Leaders of Illinois' newly elected Republican majority in the state General Assembly said an advisory vote in Cook County has persuaded them to try implementing statewide property tax caps early in the new legislative session.

In 1991, Illinois lawmakers approved a cap on tax increases for the five so-called "collar counties" that ring. Chicago. And, voting on an advisory question on last week's ballot, residents of Cook County gave a 6-to-1 margin in favor of following suit.

"It's a top priority .on our agenda for the spring," said Mike Cys, a spokesman for Illinois House Speaker-elect Lee Daniels, R-Elmhurst. "Cook County tax caps are virtually assured, and we're definitely going to be looking into statewide caps."

The existing caps limit property tax increases to 5% or the rate of inflation, whichever is lower. State Republican officials said any additional caps would follow that model, though home-rule communities like Chicago would be exempt unless more than three-fifths of the legislators vote to apply it across the board. Chicago already has a self-imposed cap on its taxes that can be revoked by the city council at any time.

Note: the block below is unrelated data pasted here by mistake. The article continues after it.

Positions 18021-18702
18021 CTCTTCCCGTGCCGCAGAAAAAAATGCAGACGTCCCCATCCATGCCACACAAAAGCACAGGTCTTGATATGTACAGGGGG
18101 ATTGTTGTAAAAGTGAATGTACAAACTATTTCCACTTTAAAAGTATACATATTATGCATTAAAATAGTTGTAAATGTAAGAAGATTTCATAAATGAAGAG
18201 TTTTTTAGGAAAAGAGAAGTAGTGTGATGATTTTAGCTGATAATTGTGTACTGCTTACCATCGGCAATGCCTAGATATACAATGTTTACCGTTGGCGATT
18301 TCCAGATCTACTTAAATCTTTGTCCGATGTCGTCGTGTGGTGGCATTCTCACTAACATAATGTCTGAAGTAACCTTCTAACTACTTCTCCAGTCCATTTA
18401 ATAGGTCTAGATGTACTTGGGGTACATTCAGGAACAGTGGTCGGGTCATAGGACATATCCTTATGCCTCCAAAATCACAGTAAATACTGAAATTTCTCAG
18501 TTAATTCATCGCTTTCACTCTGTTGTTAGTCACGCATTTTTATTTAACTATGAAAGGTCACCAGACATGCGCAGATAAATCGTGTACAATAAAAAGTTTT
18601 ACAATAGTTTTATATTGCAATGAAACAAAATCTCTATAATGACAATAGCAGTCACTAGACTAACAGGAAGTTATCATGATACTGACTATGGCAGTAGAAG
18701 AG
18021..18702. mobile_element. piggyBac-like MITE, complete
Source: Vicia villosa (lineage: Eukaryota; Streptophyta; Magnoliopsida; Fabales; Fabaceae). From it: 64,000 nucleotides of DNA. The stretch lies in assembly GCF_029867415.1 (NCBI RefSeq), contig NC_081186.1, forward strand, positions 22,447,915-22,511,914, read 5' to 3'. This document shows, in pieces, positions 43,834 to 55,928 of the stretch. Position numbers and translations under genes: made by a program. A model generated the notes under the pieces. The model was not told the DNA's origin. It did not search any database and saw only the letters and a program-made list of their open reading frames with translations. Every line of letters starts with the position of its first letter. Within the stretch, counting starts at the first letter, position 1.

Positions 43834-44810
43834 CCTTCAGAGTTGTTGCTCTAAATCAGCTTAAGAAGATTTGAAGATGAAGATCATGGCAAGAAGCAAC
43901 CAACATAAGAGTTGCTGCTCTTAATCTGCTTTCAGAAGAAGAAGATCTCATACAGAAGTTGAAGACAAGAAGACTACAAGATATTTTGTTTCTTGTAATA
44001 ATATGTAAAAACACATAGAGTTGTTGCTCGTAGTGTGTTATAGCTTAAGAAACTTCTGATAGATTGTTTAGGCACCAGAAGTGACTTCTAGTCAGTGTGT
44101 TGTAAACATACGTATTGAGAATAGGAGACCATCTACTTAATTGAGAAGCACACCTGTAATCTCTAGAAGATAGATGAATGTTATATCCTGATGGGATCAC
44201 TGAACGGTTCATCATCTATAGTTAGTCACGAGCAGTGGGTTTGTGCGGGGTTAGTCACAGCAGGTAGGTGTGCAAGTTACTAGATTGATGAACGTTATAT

Collar counties also have the requirement of voter approval for any new general obligation bond issuance, but it is not clear if the restriction would be applied statewide.

A spokesman for state Senate Majority Leader James Philip, R-Wood Dale, said the Republican caucus is considering several ways to institute caps statewide. One proposal would give each county the option of setting up a tax cap. Another calls for individual counties to hold referenda on the caps.

Cys said tax caps have bipartisan support. "I think now with the different makeup of the House, there is a majority not only of Republicans but of lawmakers in general who want to hold down taxes."

Some opponents of tax caps have contended that they hamstring local governments and school districts that may need money. But Philip spokesman Mark Gordon said the critics don't understand the law. He said if local governments need steeper tax increases for capital projects or school improvements, they can ask voters in a referendum to suspend the cap and approve a higher levy.

-- Cris Carmody, Chicago

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